Title:
Nozzle arrangement for encapsulating machines
United States Patent 4232829


Abstract:
The invention relates to encapsulating machines and more especially to the device for putting the capsules in position in the encapsulation head. It consists in the creation in the air duct for propulsion of the capsules of one or more chambers for successive expansions of the air separated by nozzles the ratio of the bores of which is such that the incomplete expansion of the air is obtained in each intermediate chamber and the expansion is complete at the output in the ambient air. In one embodiment the cross-section of the outlet nozzle appears in the form of a flattened tube and the expansion chamber is filled with an acoustic insulation material. (FIG. 4). In another embodiment, a plurality of channels surround the outlet nozzle which communicate with the atmosphere and thereby introduce air into the outlet nozzle, providing a continuous circulation of air round the device. (FIG. 6).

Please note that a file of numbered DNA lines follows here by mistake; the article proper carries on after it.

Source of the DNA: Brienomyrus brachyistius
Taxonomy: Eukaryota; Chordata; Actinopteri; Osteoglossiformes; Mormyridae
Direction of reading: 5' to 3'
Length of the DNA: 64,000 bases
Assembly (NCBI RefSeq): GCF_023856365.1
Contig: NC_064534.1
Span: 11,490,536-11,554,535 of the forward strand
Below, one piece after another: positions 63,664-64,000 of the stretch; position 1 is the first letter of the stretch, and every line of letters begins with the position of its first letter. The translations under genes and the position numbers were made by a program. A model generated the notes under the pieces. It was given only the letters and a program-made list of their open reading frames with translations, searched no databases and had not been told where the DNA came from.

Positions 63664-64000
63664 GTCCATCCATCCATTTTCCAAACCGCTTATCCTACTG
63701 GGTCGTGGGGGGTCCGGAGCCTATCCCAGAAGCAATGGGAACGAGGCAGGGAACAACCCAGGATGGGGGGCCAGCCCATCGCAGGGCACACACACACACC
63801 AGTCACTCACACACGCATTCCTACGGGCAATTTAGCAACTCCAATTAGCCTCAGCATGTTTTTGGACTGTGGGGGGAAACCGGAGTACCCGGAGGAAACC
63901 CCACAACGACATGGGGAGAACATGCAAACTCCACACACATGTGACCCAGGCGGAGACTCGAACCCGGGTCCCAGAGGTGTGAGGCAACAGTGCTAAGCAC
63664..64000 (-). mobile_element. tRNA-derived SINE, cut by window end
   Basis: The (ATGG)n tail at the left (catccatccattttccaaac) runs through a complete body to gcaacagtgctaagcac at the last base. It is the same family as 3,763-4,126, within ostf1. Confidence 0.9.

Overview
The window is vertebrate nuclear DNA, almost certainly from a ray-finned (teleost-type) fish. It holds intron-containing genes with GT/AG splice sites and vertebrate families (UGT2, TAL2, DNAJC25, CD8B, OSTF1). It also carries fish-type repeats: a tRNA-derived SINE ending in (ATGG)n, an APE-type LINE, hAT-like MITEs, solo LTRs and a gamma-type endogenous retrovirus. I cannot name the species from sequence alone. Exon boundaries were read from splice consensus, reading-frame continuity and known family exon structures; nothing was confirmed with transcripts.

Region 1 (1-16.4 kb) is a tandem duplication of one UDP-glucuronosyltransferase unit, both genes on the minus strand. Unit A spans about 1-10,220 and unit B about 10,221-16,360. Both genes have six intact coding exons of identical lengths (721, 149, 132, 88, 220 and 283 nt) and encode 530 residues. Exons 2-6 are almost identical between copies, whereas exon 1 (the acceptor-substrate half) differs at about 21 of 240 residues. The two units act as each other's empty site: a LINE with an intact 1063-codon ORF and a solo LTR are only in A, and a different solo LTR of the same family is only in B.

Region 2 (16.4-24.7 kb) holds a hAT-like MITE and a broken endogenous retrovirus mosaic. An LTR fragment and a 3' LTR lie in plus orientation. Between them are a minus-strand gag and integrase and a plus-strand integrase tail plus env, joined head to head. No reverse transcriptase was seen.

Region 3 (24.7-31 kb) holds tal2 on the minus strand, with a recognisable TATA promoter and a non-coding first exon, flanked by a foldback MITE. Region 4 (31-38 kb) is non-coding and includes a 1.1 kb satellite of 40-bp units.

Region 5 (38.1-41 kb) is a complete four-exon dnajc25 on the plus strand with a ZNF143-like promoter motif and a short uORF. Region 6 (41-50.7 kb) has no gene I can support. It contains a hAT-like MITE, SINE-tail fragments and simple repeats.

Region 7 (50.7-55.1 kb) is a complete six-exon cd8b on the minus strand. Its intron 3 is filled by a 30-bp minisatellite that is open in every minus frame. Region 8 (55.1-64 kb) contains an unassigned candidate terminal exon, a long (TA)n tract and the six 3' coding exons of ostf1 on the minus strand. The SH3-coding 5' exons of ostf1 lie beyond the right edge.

Inventors:
Gruber, Roland F. (1, Brusselstraat, B-1744 Sint-Ulriks Kapelle, BE)
Application Number:
05/944002
Publication Date:
11/11/1980
Filing Date:
09/20/1978
Assignee:
GRUBER; ROLAND F.
Primary Class:
Other Classes:
181/252, 181/255, 181/264, 239/590.3, 406/194
International Classes:
B67B3/06; (IPC1-7): B05B1/00
Field of Search:
406/93, 406/94, 406/108, 406/153, 406/194, 239/589, 239/590, 239/590.3, 239/433, 239/434.5, 181/211, 181/230, 181/247, 181/252, 181/255, 181/256, 181/258, 181/265, 181/267, 181/269, 222/637
View Patent Images:
US Patent References:
4036324Noise reduction1977-07-19Washbourne181/252
3982605Nozzle noise silencer1976-09-28Sneckenberger181/247
3468397GAS EJECTOR WITH BUILT-IN SOUND ATTENUATING MEANS1969-09-23Vegeby181/256
3159237Exhaust muffler1964-12-01Thomas181/252
3009529Air nozzle1961-11-21Brown239/590.3
2667940Jet torpedo exhaust silencer or muffler for internal-combustion engines1954-02-02Gallihugh181/265
2643730Retroverted passage type exhaust silencer1953-06-30Beattie181/265